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How in the world did SpaceX snap this stunning rocket-landing photo?

A Falcon 9 booster coming in to land.
SpaceX / SpaceX
Turns out SpaceX isn’t only pretty clever at getting rockets back to Earth in one piece. The team can snap a mean photo, too.

This latest image, showing its Falcon 9 rocket moments before it landed on a floating barge to complete SpaceX’s recent successful return-to-flight mission, is a real cracker, with the gorgeous natural lighting helping to create a striking and somewhat ethereal image.

The team always capture images and video of its rocket landings, and don’t mind posting them online even when things don’t go according to plan. But this latest shot, grabbed as the rocket passed fortuitously between the sun and the camera lens, is easily its best yet.

Captured from a fixed camera that fired a burst of shots automatically as the rocket approached, the sun’s backlighting contrasts beautifully with the bright boosters, which themselves cast some wonderfully dramatic light across the surface of the barge.

The image likely received a few adjustments in Photoshop to enhance the detail, though even with the tweaks, there’s no denying it scored a real beauty here.

Photography buffs will be interested to learn that the shot was taken using a Canon EOS 6D DSLR. Set at ISO 125 for superior image quality, the shutter fired at a super-speedy 1/2500th of a second. Aperture and lens type aren’t noted.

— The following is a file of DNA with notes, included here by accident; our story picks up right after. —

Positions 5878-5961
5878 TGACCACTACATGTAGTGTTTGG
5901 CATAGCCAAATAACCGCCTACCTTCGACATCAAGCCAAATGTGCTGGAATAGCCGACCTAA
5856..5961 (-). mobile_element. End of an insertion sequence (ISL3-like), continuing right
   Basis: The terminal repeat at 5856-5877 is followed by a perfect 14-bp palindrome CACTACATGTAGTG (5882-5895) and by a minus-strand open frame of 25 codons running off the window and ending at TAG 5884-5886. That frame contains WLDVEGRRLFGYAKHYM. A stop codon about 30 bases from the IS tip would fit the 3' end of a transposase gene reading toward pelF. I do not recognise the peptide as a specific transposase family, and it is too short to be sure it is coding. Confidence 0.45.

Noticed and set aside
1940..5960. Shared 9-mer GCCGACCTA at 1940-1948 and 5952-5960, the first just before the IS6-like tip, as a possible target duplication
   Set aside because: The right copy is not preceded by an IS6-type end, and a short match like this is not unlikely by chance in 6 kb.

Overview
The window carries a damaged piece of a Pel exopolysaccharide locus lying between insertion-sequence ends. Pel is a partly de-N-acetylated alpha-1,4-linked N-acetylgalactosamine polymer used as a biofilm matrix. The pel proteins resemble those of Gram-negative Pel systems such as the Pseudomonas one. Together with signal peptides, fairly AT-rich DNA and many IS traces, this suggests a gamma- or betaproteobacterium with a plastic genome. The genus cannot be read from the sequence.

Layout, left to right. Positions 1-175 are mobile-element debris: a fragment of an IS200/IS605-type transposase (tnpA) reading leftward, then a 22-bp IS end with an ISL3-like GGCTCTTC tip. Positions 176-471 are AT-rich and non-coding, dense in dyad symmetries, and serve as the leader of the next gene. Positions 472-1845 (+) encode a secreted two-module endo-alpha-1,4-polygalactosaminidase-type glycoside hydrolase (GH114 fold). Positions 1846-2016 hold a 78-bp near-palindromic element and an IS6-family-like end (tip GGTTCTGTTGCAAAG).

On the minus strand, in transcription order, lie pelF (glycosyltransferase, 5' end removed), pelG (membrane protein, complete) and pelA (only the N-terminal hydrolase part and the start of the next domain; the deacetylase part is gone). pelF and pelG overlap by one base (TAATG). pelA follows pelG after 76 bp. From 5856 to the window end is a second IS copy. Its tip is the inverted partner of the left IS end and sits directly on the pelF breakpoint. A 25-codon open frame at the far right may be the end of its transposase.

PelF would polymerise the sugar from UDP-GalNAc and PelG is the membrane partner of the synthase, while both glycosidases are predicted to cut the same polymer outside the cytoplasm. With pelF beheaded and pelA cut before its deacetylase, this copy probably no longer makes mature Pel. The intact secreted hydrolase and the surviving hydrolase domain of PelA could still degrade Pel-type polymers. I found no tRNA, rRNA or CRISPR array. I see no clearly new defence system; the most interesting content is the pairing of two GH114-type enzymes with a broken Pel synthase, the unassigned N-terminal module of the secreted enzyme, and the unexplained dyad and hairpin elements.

The image can also be viewed as an example of how the team has honed the landing capabilities of its rocket. Look closely at the image and you can see the Falcon 9 – with its boosters firing to slow its descent – positioned directly above its designated landing spot.

Saturday’s landing marked a successful return to form for SpaceX after it suffered a catastrophic technical failure on the launchpad in September 2016. Its latest mission deployed 10 Iridium communication satellites into low-Earth orbit.

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Trevor Mogg
Contributing Editor
Not so many moons ago, Trevor moved from one tea-loving island nation that drives on the left (Britain) to another (Japan)…
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